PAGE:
Fintech can be viewed as pro-competitive in the financial services market. The recently passed Federal Competition and Consumer Protection Act 2019 provides for the establishment of the FCCP Commission whose function includes the identification of anti-competitive products, anti-consumer protection and restrictive agreements and practices which may adversely affect the economy. The aim of the act is to encourage healthy competition among service providers.
One area which will apply to fintech companies is merger control. The FCCP must be notified when a fintech company acquires or merges with another. The SEC must also be notified if the fintech company is a public company.
Are there any particular regulatory issues concerning the cross-border provision of fintech products and services (eg, operating jurisdiction rules and currency controls)?
The general provisions of the Companies and Allied Matters Act apply with respect to foreign fintech companies doing business in Nigeria. The following requirements, among others, will apply to a foreign company:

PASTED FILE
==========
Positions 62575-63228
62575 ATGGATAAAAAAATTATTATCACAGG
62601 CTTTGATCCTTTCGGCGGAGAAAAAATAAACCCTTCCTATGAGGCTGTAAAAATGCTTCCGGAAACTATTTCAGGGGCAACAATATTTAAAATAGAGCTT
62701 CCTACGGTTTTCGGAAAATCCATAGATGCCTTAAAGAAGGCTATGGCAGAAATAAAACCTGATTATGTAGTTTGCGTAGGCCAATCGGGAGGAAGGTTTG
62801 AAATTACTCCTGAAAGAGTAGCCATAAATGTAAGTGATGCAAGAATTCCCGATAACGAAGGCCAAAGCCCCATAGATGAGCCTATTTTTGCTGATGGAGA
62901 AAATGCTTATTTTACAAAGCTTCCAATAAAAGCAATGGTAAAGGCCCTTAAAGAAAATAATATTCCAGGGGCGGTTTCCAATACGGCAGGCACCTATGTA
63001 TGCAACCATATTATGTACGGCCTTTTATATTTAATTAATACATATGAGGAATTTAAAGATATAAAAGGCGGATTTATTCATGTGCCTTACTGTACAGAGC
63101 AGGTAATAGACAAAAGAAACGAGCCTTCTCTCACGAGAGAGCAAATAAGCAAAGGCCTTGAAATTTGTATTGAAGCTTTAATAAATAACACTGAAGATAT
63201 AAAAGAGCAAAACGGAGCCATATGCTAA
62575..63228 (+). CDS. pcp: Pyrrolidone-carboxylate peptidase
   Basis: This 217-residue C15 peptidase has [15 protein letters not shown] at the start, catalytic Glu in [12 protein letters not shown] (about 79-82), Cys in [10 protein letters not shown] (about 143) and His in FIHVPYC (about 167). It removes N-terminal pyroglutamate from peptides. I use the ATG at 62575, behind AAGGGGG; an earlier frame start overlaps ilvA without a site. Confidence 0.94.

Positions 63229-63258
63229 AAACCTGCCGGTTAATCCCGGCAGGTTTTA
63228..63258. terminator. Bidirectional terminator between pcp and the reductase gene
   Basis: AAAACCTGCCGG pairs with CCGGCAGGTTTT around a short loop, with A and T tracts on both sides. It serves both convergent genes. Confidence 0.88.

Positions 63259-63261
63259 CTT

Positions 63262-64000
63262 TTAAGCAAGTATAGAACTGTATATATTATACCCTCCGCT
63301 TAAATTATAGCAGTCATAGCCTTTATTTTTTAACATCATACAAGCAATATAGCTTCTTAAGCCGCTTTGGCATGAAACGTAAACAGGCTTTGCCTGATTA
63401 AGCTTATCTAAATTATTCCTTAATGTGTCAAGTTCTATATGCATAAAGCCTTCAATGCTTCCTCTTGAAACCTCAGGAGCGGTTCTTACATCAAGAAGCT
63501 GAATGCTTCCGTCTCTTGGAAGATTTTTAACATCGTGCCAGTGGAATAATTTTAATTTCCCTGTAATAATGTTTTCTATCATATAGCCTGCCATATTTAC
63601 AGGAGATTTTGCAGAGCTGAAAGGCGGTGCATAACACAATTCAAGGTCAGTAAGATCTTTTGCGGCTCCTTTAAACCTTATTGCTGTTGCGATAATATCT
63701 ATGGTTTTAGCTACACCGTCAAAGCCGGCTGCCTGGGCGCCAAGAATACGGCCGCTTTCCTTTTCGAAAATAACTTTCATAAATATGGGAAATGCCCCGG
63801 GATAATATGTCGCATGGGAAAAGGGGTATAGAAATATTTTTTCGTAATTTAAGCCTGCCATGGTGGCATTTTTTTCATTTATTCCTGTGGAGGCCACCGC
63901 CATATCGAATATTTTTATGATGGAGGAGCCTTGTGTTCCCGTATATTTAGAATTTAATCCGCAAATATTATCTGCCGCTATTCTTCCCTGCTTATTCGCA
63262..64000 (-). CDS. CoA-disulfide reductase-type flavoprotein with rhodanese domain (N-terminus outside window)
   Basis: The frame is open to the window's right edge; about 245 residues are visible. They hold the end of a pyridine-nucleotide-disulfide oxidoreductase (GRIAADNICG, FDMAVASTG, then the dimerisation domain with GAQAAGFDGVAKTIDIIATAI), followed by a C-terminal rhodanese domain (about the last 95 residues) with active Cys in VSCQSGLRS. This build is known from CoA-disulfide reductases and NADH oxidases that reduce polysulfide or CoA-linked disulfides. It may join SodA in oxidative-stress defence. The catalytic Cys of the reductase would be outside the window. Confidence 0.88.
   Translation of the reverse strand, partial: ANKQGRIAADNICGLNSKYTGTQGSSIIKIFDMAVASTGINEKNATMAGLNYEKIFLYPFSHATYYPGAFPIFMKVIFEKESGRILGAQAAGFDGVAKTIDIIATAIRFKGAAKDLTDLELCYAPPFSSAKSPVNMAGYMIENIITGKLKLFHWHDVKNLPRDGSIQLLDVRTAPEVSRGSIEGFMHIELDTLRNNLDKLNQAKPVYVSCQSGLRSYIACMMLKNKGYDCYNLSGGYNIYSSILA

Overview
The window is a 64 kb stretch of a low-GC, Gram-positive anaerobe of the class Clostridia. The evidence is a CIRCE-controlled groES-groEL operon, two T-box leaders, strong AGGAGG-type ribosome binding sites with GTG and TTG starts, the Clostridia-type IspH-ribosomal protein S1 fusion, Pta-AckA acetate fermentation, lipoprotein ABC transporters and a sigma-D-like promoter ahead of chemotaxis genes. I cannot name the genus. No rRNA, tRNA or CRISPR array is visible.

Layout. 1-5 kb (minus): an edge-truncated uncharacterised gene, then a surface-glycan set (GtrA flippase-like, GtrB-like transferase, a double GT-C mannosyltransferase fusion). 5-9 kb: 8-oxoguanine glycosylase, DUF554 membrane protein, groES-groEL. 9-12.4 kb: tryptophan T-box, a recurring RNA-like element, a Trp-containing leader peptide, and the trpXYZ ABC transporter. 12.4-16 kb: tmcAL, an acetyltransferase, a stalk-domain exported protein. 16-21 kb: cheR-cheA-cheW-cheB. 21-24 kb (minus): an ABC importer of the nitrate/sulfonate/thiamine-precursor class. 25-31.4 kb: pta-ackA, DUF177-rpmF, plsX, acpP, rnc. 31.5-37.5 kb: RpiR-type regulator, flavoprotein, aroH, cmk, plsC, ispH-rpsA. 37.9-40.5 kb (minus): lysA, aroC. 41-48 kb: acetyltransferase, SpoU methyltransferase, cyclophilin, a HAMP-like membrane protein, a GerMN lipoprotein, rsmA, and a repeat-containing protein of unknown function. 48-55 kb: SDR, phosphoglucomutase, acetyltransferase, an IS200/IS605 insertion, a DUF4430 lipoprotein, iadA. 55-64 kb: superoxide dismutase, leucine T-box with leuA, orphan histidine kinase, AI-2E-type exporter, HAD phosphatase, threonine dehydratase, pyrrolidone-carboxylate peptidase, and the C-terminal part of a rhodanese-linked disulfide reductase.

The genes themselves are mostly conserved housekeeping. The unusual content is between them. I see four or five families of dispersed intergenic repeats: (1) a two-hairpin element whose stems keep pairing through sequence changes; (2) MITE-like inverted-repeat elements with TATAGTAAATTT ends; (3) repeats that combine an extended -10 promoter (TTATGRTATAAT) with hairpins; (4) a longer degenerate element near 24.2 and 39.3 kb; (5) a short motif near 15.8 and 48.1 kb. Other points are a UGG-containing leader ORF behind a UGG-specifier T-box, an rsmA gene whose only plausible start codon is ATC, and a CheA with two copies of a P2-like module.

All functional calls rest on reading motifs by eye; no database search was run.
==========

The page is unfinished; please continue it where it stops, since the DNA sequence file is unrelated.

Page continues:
- the requirement to be incorporated in Nigeria (unless the company falls within a limited set of exceptions);
- the requirement to obtain certain permits from the Ministry of Interior before it can begin operations; and
- the requirement to obtain an electronic certificate of capital importation issued by an authorised dealer.
In terms of money transfer services, the CBN has released its Guidelines on International Mobile Money Remittance Service in Nigeria. These apply to foreign fintech entities providing such services in Nigeria. Foreign international money transfer operators that wish to operate in Nigeria must apply to the CBN for a licence and show evidence of possession of a licence in their home country.
There may also be tax and exchange control implications where fintech products and services are brought into Nigeria on a cross-border basis. Further, where there are technology transfer agreements between foreign companies and fintech companies in Nigeria, the companies must register with the CBN and the National Office for Technology Acquisition and Promotion.